June is budget month in Harrisburg, and that means a year’s worth of fiscal numbers and news come to a head through many different moving parts. While 2017 is a different year, we are again faced with daunting numbers and the outlook remains grim for environmental spending.
The backstory to this is more than a decade of cuts to conservation and environmental programs in Pennsylvania, drastic proposed cuts at the federal level, and a $2.8 billion state budget deficit. On top of this, Pennsylvania’s best resource to leverage private investment in removing legacy pollution and building community projects – Growing Greener – is essentially tapped out.
Today’s problems are the cumulative result of years of decisions – and inaction – spread across multiple Governors and sessions of the General Assembly. What is clear, however, is that the environment has been disproportionately neglected by leadership in Harrisburg, even while many of those same individuals question why the performance of our state’s resource protection and management agencies is lacking.
The Department of Environmental Protection’s (DEP) funding today is lower than it was two decades ago. It has lost a quarter of its staff since 2003, and is facing a precipitous loss in federal support. The agency has been cut to beyond its ability to meet its core mission, never mind the multiple, billion dollar problems – like cleanup of the Susquehanna River and the state’s abandoned mine lands and abandoned oil and gas wells – that demand attention.
DEP has begun the long-overdue process of increasing program permit fees to help address shortfalls, but even the most optimistic of scenarios (given the state’s extensive regulatory approval process) place these new monies in 2019 or beyond. That means Pennsylvania remains far behind other states in performance of even the most fundamental of activities. For example, our state’s Safe Drinking Water program currently faces an inspection workload (available staff against number of inspected facilities) more than twice the national average, and has come under fire from the Environmental Protection Agency as woefully inadequate.
There is no question that agency accountability is of paramount importance; the regulated community deserves the same level of consistency and responsiveness in permitting that the public deserves in oversight and enforcement. Some of the problems in permitting go beyond simply a lack of money and must be addressed. As they should, DEP appears to be making the effort to reach out to the regulated community and elevate their own performance. But without sufficient support from the General Assembly and Governor, we face a continuation of problems that no one is happy with. And it’s the entirety of Pennsylvania – our environment, our economy, our communities – that suffer as a result.
Anyone looking for signs of commitment and support for environmental and conservation issues is sure to be disappointed. In April the state House of Representatives passed an FY 2017-18 budget – via House Bill 218 – that makes at least a 6 percent across-the-board cut to resource agencies. The legislation also includes a budget-wide $800 million revenue shortfall.
For DEP, the House budget cuts go across the board, affecting general operations (by 10 percent), environmental programs (by 6.5 percent), and environmental protection (by 5 percent). The House bill also cuts funding for county conservation districts and water quality initiatives.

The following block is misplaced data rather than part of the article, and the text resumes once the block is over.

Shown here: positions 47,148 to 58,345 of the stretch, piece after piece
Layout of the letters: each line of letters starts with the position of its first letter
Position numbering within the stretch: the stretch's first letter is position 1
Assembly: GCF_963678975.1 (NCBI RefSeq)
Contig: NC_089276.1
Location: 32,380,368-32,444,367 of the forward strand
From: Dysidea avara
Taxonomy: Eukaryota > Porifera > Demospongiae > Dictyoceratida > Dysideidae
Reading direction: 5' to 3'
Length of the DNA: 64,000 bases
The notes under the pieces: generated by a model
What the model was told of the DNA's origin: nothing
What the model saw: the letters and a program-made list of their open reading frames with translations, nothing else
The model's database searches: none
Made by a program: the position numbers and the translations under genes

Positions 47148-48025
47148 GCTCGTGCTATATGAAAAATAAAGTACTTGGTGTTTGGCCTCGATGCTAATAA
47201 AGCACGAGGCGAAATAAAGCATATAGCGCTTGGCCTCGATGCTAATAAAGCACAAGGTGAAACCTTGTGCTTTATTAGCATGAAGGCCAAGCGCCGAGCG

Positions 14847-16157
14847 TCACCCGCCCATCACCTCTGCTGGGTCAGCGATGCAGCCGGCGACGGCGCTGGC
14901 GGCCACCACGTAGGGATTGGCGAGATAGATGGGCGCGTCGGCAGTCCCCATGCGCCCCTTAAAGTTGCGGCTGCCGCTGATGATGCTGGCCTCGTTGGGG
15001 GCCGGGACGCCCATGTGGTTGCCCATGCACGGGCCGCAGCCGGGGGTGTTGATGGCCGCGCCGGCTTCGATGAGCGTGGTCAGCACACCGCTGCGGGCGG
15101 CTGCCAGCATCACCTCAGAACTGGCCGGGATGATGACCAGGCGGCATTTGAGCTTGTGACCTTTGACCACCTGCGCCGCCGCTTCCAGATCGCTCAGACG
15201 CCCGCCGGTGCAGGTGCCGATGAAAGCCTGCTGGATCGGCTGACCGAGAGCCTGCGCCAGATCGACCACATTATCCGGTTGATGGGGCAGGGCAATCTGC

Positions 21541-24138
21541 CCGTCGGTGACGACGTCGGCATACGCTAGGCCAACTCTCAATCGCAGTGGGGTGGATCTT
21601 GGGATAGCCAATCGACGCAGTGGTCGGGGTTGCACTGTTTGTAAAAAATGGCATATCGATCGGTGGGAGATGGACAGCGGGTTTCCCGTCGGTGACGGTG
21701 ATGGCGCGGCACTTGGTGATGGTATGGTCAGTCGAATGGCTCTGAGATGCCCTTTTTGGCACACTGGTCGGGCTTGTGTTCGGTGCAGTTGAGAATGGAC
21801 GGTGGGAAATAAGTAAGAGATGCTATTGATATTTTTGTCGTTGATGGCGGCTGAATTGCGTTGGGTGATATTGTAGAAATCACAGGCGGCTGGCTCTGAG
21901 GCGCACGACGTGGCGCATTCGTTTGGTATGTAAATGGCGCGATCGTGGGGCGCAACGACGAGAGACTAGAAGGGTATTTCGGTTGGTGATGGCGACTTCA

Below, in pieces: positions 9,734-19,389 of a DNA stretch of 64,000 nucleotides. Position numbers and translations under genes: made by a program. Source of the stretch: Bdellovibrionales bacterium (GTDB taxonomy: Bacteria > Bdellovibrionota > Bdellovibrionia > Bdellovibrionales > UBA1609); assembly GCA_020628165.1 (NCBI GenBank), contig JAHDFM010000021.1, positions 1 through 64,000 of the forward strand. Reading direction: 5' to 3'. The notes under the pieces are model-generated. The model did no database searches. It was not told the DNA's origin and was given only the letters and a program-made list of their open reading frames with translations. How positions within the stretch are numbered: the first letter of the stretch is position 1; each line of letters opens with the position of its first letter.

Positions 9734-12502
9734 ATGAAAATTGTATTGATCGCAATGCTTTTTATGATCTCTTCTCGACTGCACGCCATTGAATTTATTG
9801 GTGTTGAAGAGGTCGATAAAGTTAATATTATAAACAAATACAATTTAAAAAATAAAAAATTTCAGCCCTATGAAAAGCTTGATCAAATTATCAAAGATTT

For the Department of Conservation and Natural Resources (DCNR), which has also struggled with redirection or reductions in state funding over the past decade-and-a-half, the House budget cuts their support by $2.8 million. As noted in public testimony by DCNR, these cuts threaten reduction or even elimination of services across the Commonwealth, most notably in our state parks and forests. It could also lead to loss of agency support for public recreation projects across the state. These are all resources that provide extraordinary economic return to local businesses and communities, as well as the state’s bottom line. Recreation and tourism is one of Pennsylvania’s leading industries.
The House budget fails to provide any solutions to environmental permitting, agency performance, or public protection. It merely deepens long-standing shortfalls that have already adversely affected Pennsylvania’s citizens and businesses, and that leave our waters, state parks and forests, and communities further at risk.
Since passage of this proposed budget in April, the legislature has held numerous hearings bemoaning agency performance. The wrong questions, and the wrong solutions, appear to be the only things that have been put on the table headed into budget negotiations. There also appears to be the subtle positioning of certain legislative riders, which would weaken environmental protection laws, for last minute inclusion in the state fiscal code.
There are no easy answers, and the problems can’t be overcome in one month. But we again find ourselves racing into a few short weeks of budget turmoil, with no apparent satisfactory outcome or long-term solution. At a time that calls for open dialogue and responsibility, leadership in Harrisburg appears to be content with ignoring the problems, or quarreling about them in relative isolation.
Pennsylvania deserves better. Its citizens, communities, and industries all deserve better. It is time to make the commitment necessary to protect our environment, sustain our public lands and recreational infrastructure, and support our businesses and economy. It can be done.
The Governor and General Assembly must lead on the fundamental issues of our environment and economy. But first, they have to take ownership of those challenges. As of today, we have a long way to go to get there.